The happy halfway house in between is the good ol’ Scene mode. Accessing these necessitates a trip to the full menu, however. Panasonic is relatively sparing with these, only offering five options, including Sports, Portrait, Low light, Spotlight and Surf & snow. These may be the most frequently used ones, but other manufacturers include quite a few more, particularly Canon.
The SDR-H250 also offers only two white balance presets, for indoors and outdoors, alongside manual and automatic modes. Other features to assist the novice include the Anti-Ground-Shooting system, which senses if the camera is upside down whilst still in record mode, and switches to pause.
As to be expected in a three-chip camcorder, the SDR-H250 gets colours spot on in good lighting conditions. There isn’t much evidence of MPEG-2 compression artefacts, unless the camera moves very fast. In lower light, equivalent to a room lit by a 100W bulb, the SDR-H250 still fares reasonably well. The colours are nowhere near as saturated, but at least the amount of visible grain is low and relatively fine. However, the picture isn’t as sharp as the NV-GS230, which has essentially the same trio of CCDs.
Dropping the light levels lower, to the equivalent of candlelight, shows the limitations of the small sensor chips. Most of the colour information is lost, and the noise increases dramatically. Where Panasonic’s larger-chipped NV-GS500 is still just about usable in these kinds of conditions, the SDR-H250 isn’t – the video is too dark, grainy and washed out.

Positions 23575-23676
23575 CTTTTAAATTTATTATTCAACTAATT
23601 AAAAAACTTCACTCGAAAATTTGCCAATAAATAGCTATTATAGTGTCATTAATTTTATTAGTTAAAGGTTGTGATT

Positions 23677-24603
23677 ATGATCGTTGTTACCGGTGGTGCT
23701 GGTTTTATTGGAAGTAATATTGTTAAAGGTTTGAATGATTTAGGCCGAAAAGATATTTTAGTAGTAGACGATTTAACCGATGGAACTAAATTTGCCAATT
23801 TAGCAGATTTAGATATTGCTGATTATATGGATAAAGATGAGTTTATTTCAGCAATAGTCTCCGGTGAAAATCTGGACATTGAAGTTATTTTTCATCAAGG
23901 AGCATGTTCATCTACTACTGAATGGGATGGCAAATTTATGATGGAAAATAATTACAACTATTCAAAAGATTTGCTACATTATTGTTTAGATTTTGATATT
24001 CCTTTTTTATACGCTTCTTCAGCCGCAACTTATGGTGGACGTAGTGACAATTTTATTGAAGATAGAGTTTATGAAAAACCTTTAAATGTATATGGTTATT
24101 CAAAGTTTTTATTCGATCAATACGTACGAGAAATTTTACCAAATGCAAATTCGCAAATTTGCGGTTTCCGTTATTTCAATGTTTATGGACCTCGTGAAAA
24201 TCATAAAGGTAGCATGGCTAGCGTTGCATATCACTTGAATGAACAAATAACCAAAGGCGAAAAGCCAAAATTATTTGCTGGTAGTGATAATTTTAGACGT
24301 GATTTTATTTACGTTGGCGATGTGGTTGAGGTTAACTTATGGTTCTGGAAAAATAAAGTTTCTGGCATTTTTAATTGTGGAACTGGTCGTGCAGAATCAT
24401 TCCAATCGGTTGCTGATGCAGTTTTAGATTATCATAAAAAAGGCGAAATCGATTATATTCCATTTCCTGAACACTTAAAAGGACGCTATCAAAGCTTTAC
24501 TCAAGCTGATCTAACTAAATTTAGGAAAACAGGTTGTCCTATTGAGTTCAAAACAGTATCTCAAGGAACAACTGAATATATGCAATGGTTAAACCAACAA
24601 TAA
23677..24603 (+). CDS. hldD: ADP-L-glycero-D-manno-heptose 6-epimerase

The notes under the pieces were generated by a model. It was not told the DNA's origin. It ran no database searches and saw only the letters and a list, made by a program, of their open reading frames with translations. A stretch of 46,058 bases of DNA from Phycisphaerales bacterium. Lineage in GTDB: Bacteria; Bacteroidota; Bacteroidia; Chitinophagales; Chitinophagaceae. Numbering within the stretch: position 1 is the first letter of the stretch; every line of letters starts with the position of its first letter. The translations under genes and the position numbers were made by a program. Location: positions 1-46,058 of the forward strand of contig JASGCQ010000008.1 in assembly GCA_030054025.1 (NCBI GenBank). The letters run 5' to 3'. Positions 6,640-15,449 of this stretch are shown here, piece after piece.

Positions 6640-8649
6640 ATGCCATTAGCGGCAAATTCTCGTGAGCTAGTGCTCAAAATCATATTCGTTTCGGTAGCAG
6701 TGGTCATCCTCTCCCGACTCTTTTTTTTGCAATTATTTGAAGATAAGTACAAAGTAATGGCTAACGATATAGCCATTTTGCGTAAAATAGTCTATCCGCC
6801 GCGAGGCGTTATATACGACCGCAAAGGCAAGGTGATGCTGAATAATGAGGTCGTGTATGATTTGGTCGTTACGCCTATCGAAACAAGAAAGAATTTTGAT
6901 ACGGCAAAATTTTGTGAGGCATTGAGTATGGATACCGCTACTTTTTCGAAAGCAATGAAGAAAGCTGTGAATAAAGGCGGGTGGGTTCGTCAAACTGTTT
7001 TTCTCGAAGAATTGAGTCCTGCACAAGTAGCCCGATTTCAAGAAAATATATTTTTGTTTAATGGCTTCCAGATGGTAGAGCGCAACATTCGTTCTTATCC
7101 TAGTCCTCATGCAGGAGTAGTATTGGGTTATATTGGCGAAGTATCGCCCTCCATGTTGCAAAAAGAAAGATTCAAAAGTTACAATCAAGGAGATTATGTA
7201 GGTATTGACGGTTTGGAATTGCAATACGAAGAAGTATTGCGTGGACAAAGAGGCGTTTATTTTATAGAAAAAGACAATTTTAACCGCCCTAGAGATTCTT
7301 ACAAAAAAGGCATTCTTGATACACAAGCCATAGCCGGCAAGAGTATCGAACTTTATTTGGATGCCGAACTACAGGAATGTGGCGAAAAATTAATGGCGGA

At first glance, the SDR-H250 looks like it doesn’t have any connections at all. In fact, Panasonic should offer prizes to anyone who can actually find them. Underneath an unnecessarily large flap at the back, which you can only access with the LCD panel open, is a single proprietary AV connection. This hosts a breakout cable offering composite and S-Video, plus RCA audio – but output only. Even less obvious is the USB connection, which is hidden beneath the battery. Presumably, Panasonic has put it there to prevent you from using a PC connection without the AC adapter attached.
Most editing apps will support the MPEG-2 video the SDR-H250 shoots. You will need to import it rather than simply drag and drop, but a utility for this is provided with the majority of mainstream software. Adobe Premiere Elements, Ulead VideoStudio and Pinnacle Studio all have the facility.
The Panasonic SDR-H250 is not a camcorder which will appeal to the video enthusiast, despite its trio of CCDs and comprehensive manual controls. The lack of audio inputs and accessory shoe discount it for anything other than its target market. The ability to record to SD is also a bit of a white elephant – with a 30GB hard disk on board, you will rarely use the removable option. But at just over £400, this is still a keenly priced hard disk camcorder, and should satisfy the non-enthusiast looking to shoot video in this format.
Score in detail
Image Quality 7